Latest in Science

Image credit: AP Photo/Akira Suemori

MIT uses radiation to read closed books

Terahertz imaging can scan pages that would be too fragile to touch.
3984 Shares
Share
Tweet
Share
Save

Sponsored Links

AP Photo/Akira Suemori

There are some books that are simply too delicate to crack open -- the last thing you want to do is destroy an ornate medieval Bible simply because you're curious about its contents. If MIT has its way, though, you won't have to stay away. Its scientists have crafted a computational imaging system that can read the individual pages of a book while it's closed. Their technology scans a book using terahertz radiation, and relies on the tiny, 20-micrometer air gaps between pages to identify and scan those pages one by one. A letter interpretation algorithm (of the sort that can defeat captchas) helps make sense of any distorted or incomplete text.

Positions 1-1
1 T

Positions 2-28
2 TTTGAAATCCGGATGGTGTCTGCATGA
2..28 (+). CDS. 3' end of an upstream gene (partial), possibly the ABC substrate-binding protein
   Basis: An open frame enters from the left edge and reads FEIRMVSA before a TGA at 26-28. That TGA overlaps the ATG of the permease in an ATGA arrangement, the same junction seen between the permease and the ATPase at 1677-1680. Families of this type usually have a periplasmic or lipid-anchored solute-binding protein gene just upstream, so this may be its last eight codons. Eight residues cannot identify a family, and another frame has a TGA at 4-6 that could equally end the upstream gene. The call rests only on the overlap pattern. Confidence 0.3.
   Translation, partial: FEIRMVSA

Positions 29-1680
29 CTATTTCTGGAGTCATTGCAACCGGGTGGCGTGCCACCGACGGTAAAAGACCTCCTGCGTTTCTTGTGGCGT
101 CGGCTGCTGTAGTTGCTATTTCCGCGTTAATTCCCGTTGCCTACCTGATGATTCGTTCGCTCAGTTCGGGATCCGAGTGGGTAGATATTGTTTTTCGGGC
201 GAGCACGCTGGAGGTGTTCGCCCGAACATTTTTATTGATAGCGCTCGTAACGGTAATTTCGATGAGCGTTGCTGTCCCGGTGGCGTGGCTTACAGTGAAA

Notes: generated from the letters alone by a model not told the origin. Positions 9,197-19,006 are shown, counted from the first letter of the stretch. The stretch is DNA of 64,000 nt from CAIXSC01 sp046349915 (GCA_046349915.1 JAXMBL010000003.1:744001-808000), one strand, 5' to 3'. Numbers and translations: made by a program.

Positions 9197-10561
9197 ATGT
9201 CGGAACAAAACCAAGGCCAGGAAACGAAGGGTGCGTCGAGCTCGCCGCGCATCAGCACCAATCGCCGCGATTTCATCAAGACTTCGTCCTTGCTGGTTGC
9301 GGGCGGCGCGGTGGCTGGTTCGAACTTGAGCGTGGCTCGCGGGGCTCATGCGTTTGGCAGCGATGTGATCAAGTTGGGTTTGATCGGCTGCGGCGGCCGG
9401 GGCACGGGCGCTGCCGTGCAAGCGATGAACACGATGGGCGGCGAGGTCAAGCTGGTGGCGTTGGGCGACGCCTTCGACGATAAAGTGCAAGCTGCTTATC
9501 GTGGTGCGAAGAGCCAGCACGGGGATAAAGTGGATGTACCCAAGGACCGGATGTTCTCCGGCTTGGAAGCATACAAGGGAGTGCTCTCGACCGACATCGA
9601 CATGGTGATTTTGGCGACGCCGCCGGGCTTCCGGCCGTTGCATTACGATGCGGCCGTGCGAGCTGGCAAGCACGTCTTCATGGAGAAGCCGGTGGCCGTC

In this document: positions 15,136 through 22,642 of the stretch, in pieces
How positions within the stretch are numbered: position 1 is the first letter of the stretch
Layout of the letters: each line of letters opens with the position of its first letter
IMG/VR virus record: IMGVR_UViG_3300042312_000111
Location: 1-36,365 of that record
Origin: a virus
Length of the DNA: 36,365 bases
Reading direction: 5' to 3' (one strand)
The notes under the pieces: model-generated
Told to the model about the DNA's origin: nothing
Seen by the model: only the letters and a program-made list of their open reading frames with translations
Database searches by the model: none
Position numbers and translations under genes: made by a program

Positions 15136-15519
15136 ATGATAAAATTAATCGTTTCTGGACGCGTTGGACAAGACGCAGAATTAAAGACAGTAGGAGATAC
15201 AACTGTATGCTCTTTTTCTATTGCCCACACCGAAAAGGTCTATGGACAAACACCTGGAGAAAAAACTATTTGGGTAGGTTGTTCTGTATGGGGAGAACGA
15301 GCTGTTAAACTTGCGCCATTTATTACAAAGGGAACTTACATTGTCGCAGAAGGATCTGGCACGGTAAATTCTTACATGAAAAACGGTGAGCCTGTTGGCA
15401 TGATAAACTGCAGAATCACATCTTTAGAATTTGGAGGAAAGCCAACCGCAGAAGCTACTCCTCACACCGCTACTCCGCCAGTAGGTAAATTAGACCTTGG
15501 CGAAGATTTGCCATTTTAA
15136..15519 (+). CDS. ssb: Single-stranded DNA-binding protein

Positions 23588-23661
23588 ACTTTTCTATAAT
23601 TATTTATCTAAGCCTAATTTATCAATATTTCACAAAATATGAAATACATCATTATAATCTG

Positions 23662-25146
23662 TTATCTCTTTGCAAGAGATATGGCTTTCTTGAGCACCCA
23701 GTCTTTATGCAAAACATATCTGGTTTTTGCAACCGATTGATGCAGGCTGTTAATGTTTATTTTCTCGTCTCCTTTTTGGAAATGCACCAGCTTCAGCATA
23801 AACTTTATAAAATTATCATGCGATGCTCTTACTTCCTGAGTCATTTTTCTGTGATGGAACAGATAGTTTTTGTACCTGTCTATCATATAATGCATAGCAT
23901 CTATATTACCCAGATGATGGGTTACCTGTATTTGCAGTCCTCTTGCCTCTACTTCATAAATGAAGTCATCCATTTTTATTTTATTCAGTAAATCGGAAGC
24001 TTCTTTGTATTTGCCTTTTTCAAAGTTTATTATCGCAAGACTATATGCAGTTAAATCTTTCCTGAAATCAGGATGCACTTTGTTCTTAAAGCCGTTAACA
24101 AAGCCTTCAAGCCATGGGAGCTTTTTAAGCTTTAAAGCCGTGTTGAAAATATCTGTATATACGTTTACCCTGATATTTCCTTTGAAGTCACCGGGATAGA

This doesn't mean you'll be reading fragile manuscripts any time soon. The current implementation can only read about nine pages deep before it's overwhelmed by noise, and it can't even gauge the depth beyond 20 pages. MIT will need to improve both the power and overall accuracy of its terahertz tech before you can read that precious first-run copy of War and Peace. The very fact that it's a possibility is exciting, however. Historians could read books that they're too afraid to touch in the first place, or let fellow researchers have a peek at a book they've read without worrying about additional wear and tear.

All products recommended by Engadget are selected by our editorial team, independent of our parent company. Some of our stories include affiliate links. If you buy something through one of these links, we may earn an affiliate commission.
Comment
Comments
Share
3984 Shares
Share
Tweet
Share
Save

Popular on Engadget

MIT experts find a way to reduce video stream buffering on busy WiFi

MIT experts find a way to reduce video stream buffering on busy WiFi

View
Twitter is displaying China-made ads attacking Hong Kong protesters

Twitter is displaying China-made ads attacking Hong Kong protesters

View
'Rainbow Six: Siege' adds a 'Fortnite' style Battle Pass

'Rainbow Six: Siege' adds a 'Fortnite' style Battle Pass

View
Three UK rolls out 5G home internet access in London

Three UK rolls out 5G home internet access in London

View
Sonos' portable smart speaker leaks in greater detail

Sonos' portable smart speaker leaks in greater detail

View

From around the web

Page 1Page 1ear iconeye iconFill 23text filevr